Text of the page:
Category Archives: Interview

Ready to Harvest: A Q&A with William Morris about “Dark Watch and Other Mormon American Stories”

NOTE: I recently posted a shorter version of this Q&A on Modern Mormon MenHere now is the Q&A in full. Most of the new stuff you’ll find about two-thirds of the way down.–SH

Tell us about Dark Watch and Other Mormon-American Stories. What’s the genesis of the project? How long have you been working on this collection? 

A little over two years ago, I realized that I had enough stories that had been published in Mormon journals plus others that I had completed or would soon complete to make a collection of my Mormon-themed short fiction. At the time I had focused my writing more on (not-Mormon-themed) science fiction and fantasy, and this felt like a good project to serve as a coda to my work in the MoLit field. Wrap up in a neat package, put a bow on it and move on. I was interested enough in the idea to come up with a cover concept for it and then it sat for awhile until I finally convinced two family members who have professional-level editing experience to copyedit and from there it was simply a matter of creating the ebook files and setting up the accounts for Amazon, Nook, Kobo, etc.

And, as it turned out, in the process of putting the collection together, I found myself re-engaging with the issues and imagery and experiences that had caused me to write the stories in the first place, and so as much as I enjoy writing science fiction and fantasy aimed at the mainstream market and will continue to explore that part of my creative live, I’m actually not yet done with Mormon literature. I now look at it less as the end of my engagement with the field and more like the beginning of a new phase.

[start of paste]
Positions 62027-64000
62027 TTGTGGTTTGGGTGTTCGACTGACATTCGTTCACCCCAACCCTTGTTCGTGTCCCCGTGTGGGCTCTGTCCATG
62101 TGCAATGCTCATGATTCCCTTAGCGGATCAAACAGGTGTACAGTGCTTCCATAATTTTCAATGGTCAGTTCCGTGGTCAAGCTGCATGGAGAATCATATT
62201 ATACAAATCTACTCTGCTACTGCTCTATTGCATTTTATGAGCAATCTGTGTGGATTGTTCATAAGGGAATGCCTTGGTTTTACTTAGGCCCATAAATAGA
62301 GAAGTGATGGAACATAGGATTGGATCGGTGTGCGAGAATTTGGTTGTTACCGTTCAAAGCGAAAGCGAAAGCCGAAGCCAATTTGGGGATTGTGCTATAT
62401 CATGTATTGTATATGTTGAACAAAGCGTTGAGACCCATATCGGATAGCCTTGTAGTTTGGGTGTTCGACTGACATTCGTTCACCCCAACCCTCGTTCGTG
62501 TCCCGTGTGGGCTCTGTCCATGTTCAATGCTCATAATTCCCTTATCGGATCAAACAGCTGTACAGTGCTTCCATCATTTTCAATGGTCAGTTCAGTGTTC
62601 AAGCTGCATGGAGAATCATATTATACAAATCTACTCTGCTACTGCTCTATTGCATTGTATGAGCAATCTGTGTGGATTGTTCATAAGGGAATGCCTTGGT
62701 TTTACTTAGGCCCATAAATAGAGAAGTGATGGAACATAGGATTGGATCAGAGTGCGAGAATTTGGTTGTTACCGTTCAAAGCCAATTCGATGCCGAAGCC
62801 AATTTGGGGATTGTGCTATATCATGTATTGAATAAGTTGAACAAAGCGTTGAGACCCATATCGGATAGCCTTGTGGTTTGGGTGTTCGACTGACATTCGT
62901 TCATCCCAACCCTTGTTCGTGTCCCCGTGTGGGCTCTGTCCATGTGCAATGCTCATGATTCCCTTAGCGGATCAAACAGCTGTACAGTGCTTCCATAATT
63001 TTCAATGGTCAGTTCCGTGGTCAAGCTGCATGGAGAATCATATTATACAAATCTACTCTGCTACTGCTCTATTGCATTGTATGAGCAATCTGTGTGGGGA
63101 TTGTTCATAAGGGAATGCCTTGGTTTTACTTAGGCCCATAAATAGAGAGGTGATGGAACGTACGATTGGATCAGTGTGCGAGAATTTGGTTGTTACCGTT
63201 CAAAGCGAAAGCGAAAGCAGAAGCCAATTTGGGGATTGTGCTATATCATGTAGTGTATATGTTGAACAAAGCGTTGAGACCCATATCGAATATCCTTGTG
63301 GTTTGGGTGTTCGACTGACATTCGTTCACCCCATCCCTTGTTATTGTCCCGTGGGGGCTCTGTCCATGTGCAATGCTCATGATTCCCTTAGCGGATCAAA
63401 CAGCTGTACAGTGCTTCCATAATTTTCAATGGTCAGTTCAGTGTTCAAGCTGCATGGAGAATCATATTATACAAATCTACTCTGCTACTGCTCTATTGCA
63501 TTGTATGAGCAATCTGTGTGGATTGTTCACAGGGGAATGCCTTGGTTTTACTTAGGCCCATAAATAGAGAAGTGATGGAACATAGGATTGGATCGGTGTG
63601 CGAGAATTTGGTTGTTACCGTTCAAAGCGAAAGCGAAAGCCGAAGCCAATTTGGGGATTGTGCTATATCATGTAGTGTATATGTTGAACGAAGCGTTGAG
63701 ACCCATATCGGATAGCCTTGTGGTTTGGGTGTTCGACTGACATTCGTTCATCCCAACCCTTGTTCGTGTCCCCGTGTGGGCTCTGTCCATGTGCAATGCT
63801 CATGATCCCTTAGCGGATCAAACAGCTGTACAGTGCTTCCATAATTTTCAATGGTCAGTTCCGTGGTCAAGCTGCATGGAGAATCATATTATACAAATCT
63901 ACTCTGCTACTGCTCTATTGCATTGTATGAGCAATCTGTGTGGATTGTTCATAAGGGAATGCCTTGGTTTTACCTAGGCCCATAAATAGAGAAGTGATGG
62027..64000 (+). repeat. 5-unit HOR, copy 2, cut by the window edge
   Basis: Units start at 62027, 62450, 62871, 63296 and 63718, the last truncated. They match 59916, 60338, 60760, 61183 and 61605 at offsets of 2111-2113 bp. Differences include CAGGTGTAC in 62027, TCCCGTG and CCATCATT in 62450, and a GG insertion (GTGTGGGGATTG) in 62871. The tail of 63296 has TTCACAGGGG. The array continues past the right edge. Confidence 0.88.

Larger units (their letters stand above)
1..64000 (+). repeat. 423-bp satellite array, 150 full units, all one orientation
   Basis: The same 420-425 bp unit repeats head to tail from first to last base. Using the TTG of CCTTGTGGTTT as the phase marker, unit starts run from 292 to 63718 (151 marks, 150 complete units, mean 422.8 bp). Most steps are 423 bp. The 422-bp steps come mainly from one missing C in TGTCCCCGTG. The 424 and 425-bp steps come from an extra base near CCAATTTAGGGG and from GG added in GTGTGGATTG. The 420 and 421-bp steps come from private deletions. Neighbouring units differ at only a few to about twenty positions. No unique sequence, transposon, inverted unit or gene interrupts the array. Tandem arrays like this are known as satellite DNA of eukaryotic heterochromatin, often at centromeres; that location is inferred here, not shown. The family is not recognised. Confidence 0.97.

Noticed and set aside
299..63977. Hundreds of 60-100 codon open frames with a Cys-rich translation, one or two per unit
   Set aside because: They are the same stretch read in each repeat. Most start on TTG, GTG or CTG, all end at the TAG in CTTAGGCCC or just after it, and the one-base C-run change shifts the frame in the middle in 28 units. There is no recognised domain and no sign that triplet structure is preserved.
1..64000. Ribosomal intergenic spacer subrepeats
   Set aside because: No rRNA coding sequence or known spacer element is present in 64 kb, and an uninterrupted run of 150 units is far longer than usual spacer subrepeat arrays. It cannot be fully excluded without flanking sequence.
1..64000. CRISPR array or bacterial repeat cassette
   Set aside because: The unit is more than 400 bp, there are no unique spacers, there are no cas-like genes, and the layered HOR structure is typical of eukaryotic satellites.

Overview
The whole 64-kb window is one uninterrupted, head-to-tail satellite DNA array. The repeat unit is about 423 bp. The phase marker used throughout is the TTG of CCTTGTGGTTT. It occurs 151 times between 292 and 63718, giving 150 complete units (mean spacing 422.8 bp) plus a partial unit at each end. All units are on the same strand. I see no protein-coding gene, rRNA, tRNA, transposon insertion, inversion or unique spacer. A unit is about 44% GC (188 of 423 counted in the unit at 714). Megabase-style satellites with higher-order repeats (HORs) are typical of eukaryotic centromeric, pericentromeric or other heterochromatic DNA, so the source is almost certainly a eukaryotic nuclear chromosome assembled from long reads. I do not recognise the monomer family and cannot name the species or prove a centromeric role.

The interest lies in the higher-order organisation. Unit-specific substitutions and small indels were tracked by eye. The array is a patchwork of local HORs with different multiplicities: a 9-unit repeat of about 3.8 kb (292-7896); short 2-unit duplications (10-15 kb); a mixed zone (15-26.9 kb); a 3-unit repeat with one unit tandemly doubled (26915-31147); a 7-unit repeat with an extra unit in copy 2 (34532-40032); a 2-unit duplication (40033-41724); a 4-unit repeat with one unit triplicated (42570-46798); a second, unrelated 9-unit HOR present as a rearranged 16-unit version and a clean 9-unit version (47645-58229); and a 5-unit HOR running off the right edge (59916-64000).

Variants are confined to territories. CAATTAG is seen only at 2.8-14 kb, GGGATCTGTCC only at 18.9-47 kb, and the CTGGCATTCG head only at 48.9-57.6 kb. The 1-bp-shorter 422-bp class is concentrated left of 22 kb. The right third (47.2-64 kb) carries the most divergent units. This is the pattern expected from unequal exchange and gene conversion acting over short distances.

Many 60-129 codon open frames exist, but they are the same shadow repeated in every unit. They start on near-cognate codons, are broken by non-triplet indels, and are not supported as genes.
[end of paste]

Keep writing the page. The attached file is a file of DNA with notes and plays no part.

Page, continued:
It’s interesting that you call your stories “Mormon-American.” What does that term–or label–mean to you and your fiction?  Continue reading Ready to Harvest: A Q&A with William Morris about “Dark Watch and Other Mormon American Stories”

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A Motley Vision Turns Ten: A Q&A with William Morris

This Month A Motley Vision, the first (and still the best!) Mormon arts and culture blog, turns ten years old. To commemorate the occasion, I sent AMV founder William Morris a few questions about the the blog and how it has evolved over the last decade. 

Here are his answers:

Scott Hales: Take us back ten years. How did A Motley Vision get its start? What motivated you to create the blog?

William Morris: In early 2004 I found out about Times & Seasons from Clark Goble, who I knew from our mutual participation in the Association for Mormon Letters email list. I quickly became a frequent commenter on T&S. It’s funny — I had known about blogs for years because I work in higher ed PR, but it had never occurred to me to look to blogs to discuss Mormonism, especially since I was most interested in Mormon art, and that need was filled by the AML-list.

Later that spring, the the technology behind the AML-list melted down. Apparently, that got sorted out within a couple of weeks, but I never got the news. So I continued to comment on T&S and the other Mormon blogs that were popping up and before long had decided that the bloggernacle needed a Mormon culture blog. I re-found the AML-list before AMV launched, but the limitations of that technology and format were much more clear to me now that I had experienced the bloggernacle so I went ahead with my plans for AMV.

My motivations were twofold: a) I had things I wanted to say and b) I wanted there to be a place in the bloggernacle specifically dedicated to Mormon literature and art.

SH: AMV is a group blog, but it is also your brainchild. How have your interests, personality, and values shaped the voice of the blog?

WM: I think it’s that simple: AMV represents the nexus of my interests, personality and values. It represents the conversation I want to have. And as I recruited co-bloggers, I reached out to the voices that engaged with and seemed to want to talk to me. But I suppose at the center has always been my conviction that culture is important to Mormonism in the 21st century; that Mormon culture needs a radical middle; and that AMV should be a voice for the radical middle. And, of course, that humor should be deployed whenever possible.

Continue reading A Motley Vision Turns Ten: A Q&A with William Morris